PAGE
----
Newsweek has an article on its education page about whether or not birth control should be free. (Read the text here: http://education.newsweek.com/2010/12/03/should-birth-control-be-free.html.)
Although the article discusses this issue within the context of college campuses, I want to talk about this in high schools, particularly in poor areas. I saw more pregnant students where I taught than any teacher should ever see; I also taught four pregnant students over the course of my two years.
I remember having a conversation with a small group of female students one afternoon and asking them why, with so many examples of how unprotected sex DOES result in pregnancy, anyone in the school still chooses to have it. This particular group of girls all shook their heads and said “I don’t know.”
I heard a number of unsettling things about teen pregnancy while I was teaching… reports of girls wanting to get pregnant in order to force a continued relationship with their boyfriends, boys wanting to get girls pregnant as a demonstration of their manhood, and of course, ignorance about birth control or sex itself (like, if the girl is on top, she can’t get pregnant). I sometimes thought about having a secret stash of condoms in my classroom to give to students who needed them; I ultimately decided that that was one risk for getting into trouble that I was not willing to take. It seems to me that free birth control pills could do a great deal to decrease the rate of teen pregnancy in the United States, and there are so many reasons why that would make things better.
Newsweek says “opponents say free pills will increase promiscuity and may even contribute to a rise in sexually transmitted diseases. And not everyone likes the idea of burdening taxpayers with the cost.” Number one: promiscuity is already pretty high in schools where birth control would do the most good, and at the end of the day, if it’s not resulting in pregnancy, I’d call that a net social gain. As for a rise in STDs, sure, that sounds possible if not probable – but if you attach a requirement for getting the pills like completing a sex education class, you could probably offset that too.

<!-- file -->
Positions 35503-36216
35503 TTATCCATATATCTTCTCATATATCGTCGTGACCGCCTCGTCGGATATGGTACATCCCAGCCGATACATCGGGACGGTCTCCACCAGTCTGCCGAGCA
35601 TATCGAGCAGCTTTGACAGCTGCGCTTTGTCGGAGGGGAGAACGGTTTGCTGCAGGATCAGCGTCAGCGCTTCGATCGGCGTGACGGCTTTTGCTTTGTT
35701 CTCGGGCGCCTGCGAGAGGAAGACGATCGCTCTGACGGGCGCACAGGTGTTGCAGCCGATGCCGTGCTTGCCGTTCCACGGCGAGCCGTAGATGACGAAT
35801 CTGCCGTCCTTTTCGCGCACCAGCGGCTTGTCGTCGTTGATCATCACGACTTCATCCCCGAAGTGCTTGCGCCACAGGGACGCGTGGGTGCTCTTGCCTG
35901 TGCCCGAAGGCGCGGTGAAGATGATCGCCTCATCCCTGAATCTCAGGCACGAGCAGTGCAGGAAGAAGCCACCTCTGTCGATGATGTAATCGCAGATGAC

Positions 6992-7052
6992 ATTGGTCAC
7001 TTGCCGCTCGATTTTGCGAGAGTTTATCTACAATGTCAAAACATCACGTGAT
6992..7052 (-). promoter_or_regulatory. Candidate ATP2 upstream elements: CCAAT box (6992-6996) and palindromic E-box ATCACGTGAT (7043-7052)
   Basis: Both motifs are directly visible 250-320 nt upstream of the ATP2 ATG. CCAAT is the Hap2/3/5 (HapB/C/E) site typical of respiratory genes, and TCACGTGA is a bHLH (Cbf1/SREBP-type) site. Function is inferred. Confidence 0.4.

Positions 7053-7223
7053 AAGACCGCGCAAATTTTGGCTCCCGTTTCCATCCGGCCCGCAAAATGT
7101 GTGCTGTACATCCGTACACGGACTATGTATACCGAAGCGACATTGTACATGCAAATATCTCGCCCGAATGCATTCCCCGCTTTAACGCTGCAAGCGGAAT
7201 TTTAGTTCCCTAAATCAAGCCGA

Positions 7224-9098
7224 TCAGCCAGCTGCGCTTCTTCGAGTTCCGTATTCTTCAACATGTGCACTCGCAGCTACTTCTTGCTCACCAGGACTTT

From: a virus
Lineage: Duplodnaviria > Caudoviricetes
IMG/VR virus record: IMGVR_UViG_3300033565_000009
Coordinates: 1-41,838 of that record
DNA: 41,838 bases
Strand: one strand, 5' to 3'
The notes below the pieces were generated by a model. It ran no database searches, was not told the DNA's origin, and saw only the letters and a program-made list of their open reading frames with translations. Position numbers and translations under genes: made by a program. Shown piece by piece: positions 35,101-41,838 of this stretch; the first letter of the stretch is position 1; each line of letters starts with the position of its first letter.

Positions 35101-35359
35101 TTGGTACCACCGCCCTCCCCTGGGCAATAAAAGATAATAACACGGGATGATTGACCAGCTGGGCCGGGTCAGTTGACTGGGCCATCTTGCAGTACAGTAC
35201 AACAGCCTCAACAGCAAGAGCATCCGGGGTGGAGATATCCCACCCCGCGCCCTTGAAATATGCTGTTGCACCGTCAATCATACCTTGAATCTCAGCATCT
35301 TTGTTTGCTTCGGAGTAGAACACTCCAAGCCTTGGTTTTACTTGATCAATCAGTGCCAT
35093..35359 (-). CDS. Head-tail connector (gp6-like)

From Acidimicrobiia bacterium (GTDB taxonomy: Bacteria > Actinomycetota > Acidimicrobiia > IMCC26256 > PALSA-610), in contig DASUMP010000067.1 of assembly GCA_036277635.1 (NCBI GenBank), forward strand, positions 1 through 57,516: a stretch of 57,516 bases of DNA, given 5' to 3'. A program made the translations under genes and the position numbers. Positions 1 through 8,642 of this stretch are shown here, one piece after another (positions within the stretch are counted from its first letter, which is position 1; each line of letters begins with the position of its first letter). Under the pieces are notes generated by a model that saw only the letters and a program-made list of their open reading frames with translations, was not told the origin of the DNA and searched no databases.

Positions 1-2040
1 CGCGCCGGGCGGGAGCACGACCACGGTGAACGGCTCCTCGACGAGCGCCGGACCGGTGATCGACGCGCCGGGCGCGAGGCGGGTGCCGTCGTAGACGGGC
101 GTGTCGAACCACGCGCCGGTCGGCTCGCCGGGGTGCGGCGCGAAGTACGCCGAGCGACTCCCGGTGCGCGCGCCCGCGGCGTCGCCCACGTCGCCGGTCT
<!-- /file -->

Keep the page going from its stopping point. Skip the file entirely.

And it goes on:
“Burdening taxpayers with the cost” of providing free birth control pills sounds a lot cheaper than burdening taxpayers with the costs of unplanned pregnancies that further contribute to poverty and everything that comes with it. In Freakonomics, Steven Levitt and Stephen Dubner fill an entire chapter with compelling evidence linking the legalization of abortion with a sudden decrease in crime – and I for one am fully ready to accept that as just another reason why free birth control sounds like a great idea.
I was very close to two of my students who were pregnant while I taught them, and fortunately I’ve kept in touch with both since they gave birth and graduated. I know that they love their children and are doing the best they can as moms, but I can’t help but wish they could have experienced that same joy of motherhood at a more advanced age when they were more ready to handle the responsibility and cost. I don’t see teen pregnancy as an immediate dealbreaker for future success in life – both of those girls are smart, capable, and motivated – but it sure does make it harder to achieve the same things they planned on doing before they got pregnant.